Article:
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Quantum computing at the nanoscale

3 April 2020
The challenges are so enormous there are quantum computing sceptics who doubt the technology is even possible. That only makes the advances happening at the Sydney Nanoscience Hub even more remarkable.
Professor David Reilly in the quantum computing laboratory at the Sydney Nanoscience Hub.

Professor David Reilly in the quantum computing laboratory at the Sydney Nanoscience Hub.

Sometimes you’d be the only person in the world with this new piece of knowledge. It’s a pretty wild feeling
Professor David Reilly

It’s been said that quantum computing will be like going from candlelight to electric light in the way it will transform how we live. Quite a picture, but what exactly is quantum computing?

For the answer to that question, we’ll have to visit a scale of existence so small that the usual rules of physics are warped, stretched and broken, and there are few layperson terms to lean on. Strap yourself in.

Luckily, we have a world-leading researcher in quantum computing, Professor David Reilly, to guide us. “Most modern technologies are largely based on electromagnetism and Newtonian mechanics,” says Reilly in a meeting room at the University’s Nano Hub. “Quantum computing taps into an enormous new area of nano physics that we haven’t harnessed yet.”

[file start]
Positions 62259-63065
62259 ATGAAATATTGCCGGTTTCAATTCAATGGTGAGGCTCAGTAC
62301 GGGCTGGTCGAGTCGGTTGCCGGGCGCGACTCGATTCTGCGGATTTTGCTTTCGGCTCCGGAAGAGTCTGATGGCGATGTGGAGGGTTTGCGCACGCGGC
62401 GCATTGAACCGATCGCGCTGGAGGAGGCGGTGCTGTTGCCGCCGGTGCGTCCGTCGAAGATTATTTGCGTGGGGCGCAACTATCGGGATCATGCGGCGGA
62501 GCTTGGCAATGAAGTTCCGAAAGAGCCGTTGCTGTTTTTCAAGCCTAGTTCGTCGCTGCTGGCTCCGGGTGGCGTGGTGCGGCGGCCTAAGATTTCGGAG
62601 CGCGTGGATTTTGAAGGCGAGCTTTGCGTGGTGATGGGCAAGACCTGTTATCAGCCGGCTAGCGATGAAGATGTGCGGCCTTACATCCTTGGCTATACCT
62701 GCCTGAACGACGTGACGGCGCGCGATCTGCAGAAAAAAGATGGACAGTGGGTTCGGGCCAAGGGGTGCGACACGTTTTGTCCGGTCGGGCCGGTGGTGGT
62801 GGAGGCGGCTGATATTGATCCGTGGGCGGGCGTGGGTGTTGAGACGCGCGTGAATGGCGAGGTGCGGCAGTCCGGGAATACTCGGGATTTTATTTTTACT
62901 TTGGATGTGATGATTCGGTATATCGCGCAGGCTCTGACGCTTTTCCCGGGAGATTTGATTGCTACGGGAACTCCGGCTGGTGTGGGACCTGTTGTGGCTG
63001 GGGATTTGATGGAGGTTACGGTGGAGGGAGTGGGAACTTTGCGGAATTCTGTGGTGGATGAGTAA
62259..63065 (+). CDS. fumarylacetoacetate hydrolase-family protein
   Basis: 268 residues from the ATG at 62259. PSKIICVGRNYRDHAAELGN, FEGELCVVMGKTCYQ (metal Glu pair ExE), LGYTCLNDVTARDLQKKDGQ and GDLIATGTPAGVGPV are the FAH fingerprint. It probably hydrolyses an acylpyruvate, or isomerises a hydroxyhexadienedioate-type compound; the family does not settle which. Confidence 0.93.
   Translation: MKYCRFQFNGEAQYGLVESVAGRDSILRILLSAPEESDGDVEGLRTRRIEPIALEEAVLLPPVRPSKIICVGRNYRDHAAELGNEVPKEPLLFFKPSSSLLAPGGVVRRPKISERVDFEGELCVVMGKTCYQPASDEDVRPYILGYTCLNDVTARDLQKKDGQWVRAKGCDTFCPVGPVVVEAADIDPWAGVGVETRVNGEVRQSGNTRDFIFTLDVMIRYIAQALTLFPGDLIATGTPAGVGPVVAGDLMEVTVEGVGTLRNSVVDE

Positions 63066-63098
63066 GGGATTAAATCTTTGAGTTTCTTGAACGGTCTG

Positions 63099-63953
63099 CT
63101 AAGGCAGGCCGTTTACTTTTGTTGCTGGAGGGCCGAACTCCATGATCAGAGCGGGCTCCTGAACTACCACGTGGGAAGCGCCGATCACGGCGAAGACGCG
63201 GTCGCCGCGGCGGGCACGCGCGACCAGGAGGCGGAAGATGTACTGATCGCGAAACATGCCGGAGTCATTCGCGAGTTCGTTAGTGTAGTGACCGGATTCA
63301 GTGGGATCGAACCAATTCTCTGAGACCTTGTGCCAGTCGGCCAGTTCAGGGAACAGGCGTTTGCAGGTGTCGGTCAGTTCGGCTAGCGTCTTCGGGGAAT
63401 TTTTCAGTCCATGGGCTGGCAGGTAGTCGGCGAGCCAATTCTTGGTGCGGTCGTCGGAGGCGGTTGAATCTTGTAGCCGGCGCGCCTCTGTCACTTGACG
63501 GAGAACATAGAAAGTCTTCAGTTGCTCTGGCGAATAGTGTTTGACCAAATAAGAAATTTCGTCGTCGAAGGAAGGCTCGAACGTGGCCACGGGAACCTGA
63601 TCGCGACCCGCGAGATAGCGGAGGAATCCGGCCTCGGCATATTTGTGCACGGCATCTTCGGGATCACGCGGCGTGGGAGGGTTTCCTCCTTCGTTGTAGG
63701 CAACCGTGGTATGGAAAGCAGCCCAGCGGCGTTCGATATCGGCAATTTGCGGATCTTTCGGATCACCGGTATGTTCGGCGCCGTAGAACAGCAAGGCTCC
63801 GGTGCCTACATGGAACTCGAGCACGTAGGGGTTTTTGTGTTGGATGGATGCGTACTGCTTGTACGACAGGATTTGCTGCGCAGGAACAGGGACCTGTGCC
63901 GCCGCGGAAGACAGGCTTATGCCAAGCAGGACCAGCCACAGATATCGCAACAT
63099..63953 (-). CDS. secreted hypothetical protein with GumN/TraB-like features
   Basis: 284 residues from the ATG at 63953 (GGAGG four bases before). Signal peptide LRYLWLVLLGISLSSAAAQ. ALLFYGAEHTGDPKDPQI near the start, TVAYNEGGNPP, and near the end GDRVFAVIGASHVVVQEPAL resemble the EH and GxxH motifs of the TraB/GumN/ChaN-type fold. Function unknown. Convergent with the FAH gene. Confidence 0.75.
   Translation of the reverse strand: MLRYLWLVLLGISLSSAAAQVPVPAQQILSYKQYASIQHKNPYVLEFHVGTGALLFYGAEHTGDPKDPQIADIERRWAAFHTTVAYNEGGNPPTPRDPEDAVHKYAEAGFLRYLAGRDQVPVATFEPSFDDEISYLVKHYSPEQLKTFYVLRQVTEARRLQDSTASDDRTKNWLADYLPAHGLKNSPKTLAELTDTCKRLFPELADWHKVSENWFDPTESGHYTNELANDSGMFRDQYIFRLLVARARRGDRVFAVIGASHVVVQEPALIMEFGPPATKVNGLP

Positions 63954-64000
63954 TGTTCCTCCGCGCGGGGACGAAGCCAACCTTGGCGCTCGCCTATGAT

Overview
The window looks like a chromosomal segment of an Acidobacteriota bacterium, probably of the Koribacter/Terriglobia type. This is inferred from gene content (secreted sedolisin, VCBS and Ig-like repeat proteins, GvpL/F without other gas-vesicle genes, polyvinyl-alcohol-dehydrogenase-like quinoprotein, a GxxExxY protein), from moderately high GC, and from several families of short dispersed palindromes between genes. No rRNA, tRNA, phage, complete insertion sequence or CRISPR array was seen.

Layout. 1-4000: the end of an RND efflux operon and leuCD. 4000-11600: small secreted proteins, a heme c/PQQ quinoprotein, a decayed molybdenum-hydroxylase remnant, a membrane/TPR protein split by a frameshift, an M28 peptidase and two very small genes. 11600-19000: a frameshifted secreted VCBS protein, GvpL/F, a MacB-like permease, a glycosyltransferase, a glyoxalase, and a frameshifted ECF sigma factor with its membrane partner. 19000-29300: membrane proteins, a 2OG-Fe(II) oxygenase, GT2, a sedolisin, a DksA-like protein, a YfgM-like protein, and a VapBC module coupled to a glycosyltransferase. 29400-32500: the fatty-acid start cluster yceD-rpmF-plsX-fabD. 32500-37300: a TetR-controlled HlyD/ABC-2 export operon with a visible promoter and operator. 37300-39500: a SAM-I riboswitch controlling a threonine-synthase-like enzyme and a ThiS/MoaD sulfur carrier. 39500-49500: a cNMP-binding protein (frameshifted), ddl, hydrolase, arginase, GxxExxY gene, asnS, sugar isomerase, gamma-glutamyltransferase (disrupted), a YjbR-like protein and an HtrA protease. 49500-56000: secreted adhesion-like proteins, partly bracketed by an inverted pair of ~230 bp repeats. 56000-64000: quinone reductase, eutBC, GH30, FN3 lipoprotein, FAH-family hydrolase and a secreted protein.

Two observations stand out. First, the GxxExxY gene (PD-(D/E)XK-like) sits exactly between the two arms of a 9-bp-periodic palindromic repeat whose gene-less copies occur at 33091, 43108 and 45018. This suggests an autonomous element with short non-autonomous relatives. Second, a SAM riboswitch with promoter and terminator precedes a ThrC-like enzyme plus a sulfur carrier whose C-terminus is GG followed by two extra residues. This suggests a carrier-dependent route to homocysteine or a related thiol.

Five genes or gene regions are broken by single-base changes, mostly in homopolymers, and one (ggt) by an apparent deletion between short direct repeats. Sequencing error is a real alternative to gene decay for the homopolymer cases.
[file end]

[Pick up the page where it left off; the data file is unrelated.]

With his youthful looks and laid-back demeanour, Reilly isn’t how you might picture a quantum physicist. He has five Fender guitars (with not much time to play them), and a weakness for single malt Scotches. That said, science has never been far below the surface. As a child, he would pull apart flashlights to see how they worked. During his PhD years, knowledge was more important than sleep; he often worked past 3am to finish experiments.

“Sometimes you’d be the only person in the world with this new piece of knowledge. It’s a pretty wild feeling.” A good place to start the quantum computing story is with the humble transistor, which is simply a switch that allows, blocks or varies the flow of electricity, or more correctly, electrons. Invented in 1947, it replaced the large, energy-hungry vacuum tubes in radios and amplifiers, also finding its way into computers.

This off/on gate effect of transistors is the origin of the zeroes and ones idea in traditional (aka classical) computers. Ever-shrinking transistors are also how computers have gone from room-filing monsters to tiny devices in our pockets – currently, just one square millimetre of computer chip can hold 100 million transistors.

Incredible, yes, but also unsustainable. With transistors now operating at the size of atoms, they literally can’t get much smaller, and they’re now at a scale where the different, nanoscale laws of physics are warping and compromising their usefulness. “At that scale, an electron stops behaving like a ball being stopped by the transistor gate,” Reilly says. “It’s more like a wave. It can actually tunnel through or teleport to the other side, so the on/off effect is lost.”

Quantum computing seeks to solve this problem, but it also promises a great leap forward. It’s based on the idea that transistors can be replaced by actual atomic particles where the zeros and ones aren’t predicated on the flow or non-flow of electrons, but on the property or energy state of the atomic particle itself.